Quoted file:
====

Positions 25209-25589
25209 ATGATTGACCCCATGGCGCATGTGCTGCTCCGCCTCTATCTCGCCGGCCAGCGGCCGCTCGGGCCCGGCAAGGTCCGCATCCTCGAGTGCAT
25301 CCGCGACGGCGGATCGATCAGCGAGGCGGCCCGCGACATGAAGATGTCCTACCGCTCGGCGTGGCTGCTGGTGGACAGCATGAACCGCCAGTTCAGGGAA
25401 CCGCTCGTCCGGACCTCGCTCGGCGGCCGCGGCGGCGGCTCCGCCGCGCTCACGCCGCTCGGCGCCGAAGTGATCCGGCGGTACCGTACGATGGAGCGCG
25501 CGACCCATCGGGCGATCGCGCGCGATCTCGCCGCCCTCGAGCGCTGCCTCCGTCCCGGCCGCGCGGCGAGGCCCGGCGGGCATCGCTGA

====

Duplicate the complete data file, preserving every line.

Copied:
Positions 25209-25589
25209 ATGATTGACCCCATGGCGCATGTGCTGCTCCGCCTCTATCTCGCCGGCCAGCGGCCGCTCGGGCCCGGCAAGGTCCGCATCCTCGAGTGCAT
25301 CCGCGACGGCGGATCGATCAGCGAGGCGGCCCGCGACATGAAGATGTCCTACCGCTCGGCGTGGCTGCTGGTGGACAGCATGAACCGCCAGTTCAGGGAA
25401 CCGCTCGTCCGGACCTCGCTCGGCGGCCGCGGCGGCGGCTCCGCCGCGCTCACGCCGCTCGGCGCCGAAGTGATCCGGCGGTACCGTACGATGGAGCGCG
25501 CGACCCATCGGGCGATCGCGCGCGATCTCGCCGCCCTCGAGCGCTGCCTCCGTCCCGGCCGCGCGGCGAGGCCCGGCGGGCATCGCTGA